Saint Paul worked his way through describing the local church community as a body. He emphasises the ways in which the different parts of the body function together. They depend upon each other. Sometimes, our own experience tells us that a whole body can be thrown out of kilter when small, previously little regarded part is not functioning properly. Paul, though, has one more thing to say in his description of this body: ‘Now you are the body of Christ and individually members of it.’ (12:27)

The members of a local church community, like the one in Corinth two thousand years ago, or this one here in North Shields today, combine together to be the body of Christ. And note that Paul does not say ‘you are like the body of Christ.’ Paul says, ‘you are the body of Christ.’ Not ‘like’, but ‘are’ the body of Christ.

The title of our series during Lent is ‘Christians caring about …’ – time, creation, work, spiritual gifts, and community. Since as a community we embody Jesus Christ (which is a challenging thought) then we have to live out community in Christlike ways. We are looking to be a community that draws people in because Jesus lived a life that drew people to himself. We are called to be a community that has to look out beyond ourselves because Jesus was for ever going to other places and groups proclaiming good news. We have to be a community that is intentionally hospitable to others because Jesus was forever giving his time to others, including sitting down to eat with them. And since we believe that Jesus Christ came into the world for the sake of the world our church community needs to be looking out to the world community.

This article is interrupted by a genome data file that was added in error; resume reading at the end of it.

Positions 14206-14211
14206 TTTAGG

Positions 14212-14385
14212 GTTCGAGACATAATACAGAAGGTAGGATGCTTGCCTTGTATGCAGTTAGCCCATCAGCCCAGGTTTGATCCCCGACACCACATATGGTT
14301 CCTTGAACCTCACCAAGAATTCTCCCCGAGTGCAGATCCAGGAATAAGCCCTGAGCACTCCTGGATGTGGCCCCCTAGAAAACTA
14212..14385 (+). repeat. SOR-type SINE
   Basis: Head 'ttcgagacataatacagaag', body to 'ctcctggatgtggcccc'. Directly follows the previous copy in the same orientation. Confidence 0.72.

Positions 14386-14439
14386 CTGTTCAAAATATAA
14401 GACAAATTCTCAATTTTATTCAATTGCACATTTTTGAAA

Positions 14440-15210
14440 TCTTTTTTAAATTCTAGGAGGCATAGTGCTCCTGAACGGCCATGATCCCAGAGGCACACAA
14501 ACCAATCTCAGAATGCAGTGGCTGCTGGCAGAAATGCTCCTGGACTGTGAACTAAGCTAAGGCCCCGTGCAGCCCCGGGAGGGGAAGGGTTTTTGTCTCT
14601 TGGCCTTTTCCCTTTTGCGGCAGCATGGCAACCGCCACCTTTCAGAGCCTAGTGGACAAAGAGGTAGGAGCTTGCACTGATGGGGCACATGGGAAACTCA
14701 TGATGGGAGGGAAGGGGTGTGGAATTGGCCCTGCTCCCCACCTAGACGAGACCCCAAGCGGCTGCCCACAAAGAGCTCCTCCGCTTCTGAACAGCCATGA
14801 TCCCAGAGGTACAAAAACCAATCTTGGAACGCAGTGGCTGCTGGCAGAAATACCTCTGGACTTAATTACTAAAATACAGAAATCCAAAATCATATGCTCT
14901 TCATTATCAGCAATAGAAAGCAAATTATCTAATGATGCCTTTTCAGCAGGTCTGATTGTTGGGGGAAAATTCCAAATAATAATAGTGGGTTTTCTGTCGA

Yes, Christians are called to care about community our own church community, our local communities, and communities more widely. We do so because God cares about this church community, and the other communities. We do so because having encountered God in and through the life, ministry, death and resurrection of Jesus Christ, and that marks the ways in which we relate to others in community, whether that’s within this congregation or in relation to other communities.